This episode of WRI’s “Big Ideas Into Action” podcast examines why energy access is critical to power development.
Rural areas face unique risks due to COVID-19, with many rural hospitals also struggle with unreliable access to electricity, affecting the day-to-day treatment of patients. Nav Jivan Hospital in rural India shows the life-saving value of sustainable energy, especially in times of crisis.
As Diwali ends and winter sets in, fireworks and crop burning push New Delhi's poor air quality to dangerous extremes. But to fix underlying, year-round air pollution, Delhi should look to cleaner transport.
Solar panels can help rural doctors in India maintain reliable electricity and save more lives. But remote hospitals remain a largely untapped market for renewables.
Road safety is a worldwide epidemic. WRI's Claudia Adriazola-Steil (director, health & road safety) and Amit Bhatt (director, integrated urban transport, WRI India) talk with our host, VP for Communications Lawrence MacDonald, about a life-saving new law in India.
Nicholas Walton gets on the phone with Raj Bhagat Palanichamy, an expert in cities and water for WRI India, to understand why Chennai ran out of water—and what can be done to prevent residents from going thirsty.
Residents in Surat, India are dealing with frequent flooding, heavy monsoon rains and extreme heat. But they’re also learning to adapt to these extremes.
Breaking up India's greenhouse gases by sector illustrates progress and hot spots for the world's third-largest emitter.
A debate in Delhi about how to finance the metro rail system offers lessons for the rest of the world. WRI India CEO O.P. Agarwal explains.
India can meet and potentially exceed its national climate change goals, finds a new working paper by World Resources Institute (WRI) and the Open Climate Network (OCN).
This paper analyzes India’s climate change mitigation goals to enhance understanding, evaluate implementation progress, and identify opportunities for enhancing ambition.
Om Prakash (O.P.) Agarwal has been announced as the new CEO of WRI India, where he will oversee its strategy, staff and programmatic activities. Agarwal is a highly respected thinker and practitioner with decades of experience on cities, urban transport, climate change and related development and environment issues.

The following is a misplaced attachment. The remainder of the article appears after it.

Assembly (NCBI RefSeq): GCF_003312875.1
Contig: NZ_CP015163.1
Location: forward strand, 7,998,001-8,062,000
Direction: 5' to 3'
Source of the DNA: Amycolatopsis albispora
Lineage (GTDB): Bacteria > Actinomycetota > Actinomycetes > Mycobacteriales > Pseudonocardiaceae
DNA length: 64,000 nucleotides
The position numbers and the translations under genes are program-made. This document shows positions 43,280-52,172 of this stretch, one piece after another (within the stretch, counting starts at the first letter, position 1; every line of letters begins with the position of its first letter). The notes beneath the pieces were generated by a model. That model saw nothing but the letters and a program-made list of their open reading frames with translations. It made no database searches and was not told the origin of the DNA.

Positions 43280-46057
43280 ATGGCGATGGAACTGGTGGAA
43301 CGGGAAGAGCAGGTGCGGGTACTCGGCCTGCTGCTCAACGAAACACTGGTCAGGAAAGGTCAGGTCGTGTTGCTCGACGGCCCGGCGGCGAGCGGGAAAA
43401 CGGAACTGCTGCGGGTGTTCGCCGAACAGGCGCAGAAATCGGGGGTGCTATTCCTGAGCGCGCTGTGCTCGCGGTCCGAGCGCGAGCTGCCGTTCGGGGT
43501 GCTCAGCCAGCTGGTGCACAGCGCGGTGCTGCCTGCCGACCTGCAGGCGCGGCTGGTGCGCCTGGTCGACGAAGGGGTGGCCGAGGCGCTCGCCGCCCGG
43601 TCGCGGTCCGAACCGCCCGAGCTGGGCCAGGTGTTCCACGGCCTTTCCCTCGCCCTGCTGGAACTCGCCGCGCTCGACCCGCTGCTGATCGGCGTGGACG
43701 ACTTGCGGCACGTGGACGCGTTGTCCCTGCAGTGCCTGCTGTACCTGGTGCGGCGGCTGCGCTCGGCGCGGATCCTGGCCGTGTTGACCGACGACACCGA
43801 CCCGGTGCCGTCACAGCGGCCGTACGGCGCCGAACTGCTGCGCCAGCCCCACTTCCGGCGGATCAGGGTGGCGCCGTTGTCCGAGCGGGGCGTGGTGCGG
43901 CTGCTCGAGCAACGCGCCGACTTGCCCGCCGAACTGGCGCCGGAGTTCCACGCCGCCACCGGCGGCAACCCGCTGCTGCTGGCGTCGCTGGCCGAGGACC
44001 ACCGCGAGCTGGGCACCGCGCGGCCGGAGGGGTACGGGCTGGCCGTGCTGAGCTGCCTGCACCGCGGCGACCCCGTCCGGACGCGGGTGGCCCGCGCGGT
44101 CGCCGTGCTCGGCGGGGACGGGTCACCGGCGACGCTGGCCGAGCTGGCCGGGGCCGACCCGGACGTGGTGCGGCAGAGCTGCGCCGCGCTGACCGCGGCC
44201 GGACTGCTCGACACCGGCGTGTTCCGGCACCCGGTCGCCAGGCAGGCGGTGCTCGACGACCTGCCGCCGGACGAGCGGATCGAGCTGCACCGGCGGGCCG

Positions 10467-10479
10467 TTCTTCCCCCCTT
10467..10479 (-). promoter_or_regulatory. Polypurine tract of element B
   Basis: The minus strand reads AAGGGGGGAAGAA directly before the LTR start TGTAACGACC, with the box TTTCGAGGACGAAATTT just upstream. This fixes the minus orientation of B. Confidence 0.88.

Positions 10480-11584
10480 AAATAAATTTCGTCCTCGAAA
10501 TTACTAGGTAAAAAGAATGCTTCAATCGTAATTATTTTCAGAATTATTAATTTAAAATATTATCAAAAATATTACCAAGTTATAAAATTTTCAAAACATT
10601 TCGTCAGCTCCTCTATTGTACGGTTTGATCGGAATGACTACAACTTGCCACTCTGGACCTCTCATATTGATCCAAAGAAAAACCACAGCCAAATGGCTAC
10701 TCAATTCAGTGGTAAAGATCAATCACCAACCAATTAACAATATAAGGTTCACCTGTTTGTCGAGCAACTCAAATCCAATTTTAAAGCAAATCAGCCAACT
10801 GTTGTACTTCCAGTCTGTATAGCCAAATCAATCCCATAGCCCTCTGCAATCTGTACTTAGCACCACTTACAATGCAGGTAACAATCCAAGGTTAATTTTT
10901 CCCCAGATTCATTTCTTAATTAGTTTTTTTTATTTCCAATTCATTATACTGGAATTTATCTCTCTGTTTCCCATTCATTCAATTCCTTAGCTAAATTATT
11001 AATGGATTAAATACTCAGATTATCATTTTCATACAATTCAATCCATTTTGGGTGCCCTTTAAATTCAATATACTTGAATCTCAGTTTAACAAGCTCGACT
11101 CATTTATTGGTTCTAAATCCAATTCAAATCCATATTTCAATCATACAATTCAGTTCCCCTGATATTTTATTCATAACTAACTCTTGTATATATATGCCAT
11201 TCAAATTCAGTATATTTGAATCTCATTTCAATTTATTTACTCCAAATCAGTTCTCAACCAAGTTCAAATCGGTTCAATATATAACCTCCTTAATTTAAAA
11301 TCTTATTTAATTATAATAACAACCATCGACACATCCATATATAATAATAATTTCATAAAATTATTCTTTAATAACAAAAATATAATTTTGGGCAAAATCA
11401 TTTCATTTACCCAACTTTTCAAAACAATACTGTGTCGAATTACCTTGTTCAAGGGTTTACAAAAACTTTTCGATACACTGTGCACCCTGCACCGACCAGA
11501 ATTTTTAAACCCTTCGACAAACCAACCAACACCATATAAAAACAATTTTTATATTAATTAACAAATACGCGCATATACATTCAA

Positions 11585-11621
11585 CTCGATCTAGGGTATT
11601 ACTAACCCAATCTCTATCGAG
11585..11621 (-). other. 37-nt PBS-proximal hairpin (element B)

"Today, as negotiators haggle over the details of a climate agreement in Paris, my home town in southern India is literally underwater," says Arivudai Nambi Appadurai, WRI India's Adaptation Strategy Head for Climate Resilience Practice. "Chennai has seen 17 days straight of rain, precisely the kind of extreme weather event that experts say will only become more common in a warming world."
The great twin challenges of the 21st century — development and climate change — are nowhere sharper than in India, and within India they are perhaps nowhere more vivid than Mumbai. So it’s appropriate that WRI India has its largest office in the rapidly transforming former industrial core of India’s largest, richest city.
Indian industrialist and philanthropist Jamshyd Godrej discusses sustainable business opportunities in an interview with WRI's vice president for Communications.
Today India formally submitted its national climate plan (INDC) to the UNFCCC. The plan includes a commitment to reduce emissions intensity of its GDP by 33 to 35 percent by 2030 from 2005 levels, achieve about 40 percent cumulative electric power from non-fossil fuel based energy resources by 2030, and create an additional carbon sink of 2.5 to 3 million tonnes of carbon dioxide through additional forest and tree cover by 2030.
India has set ambitious renewable energy targets for this year of 175 gigawatts by 2022, an increase of 400 percent over 2014. But even as India looks to add new wind and solar plants, it is working to absorb the renewable power it already generates.
Case studies from 21 agriculture projects across India show opportunities for change at scale
As climate change threatens India’s food security, adaptation in the agriculture sector is becoming increasingly important. However, for too long, adaptation has been characterized by individual efforts and by small, time-bound pilot projects.
Rainfed agriculture sustains millions of farmers in India, meeting 40 percent of India’s food demand. But the impact of a changing climate, including increased droughts and rising temperatures, threatens food production and farming patterns.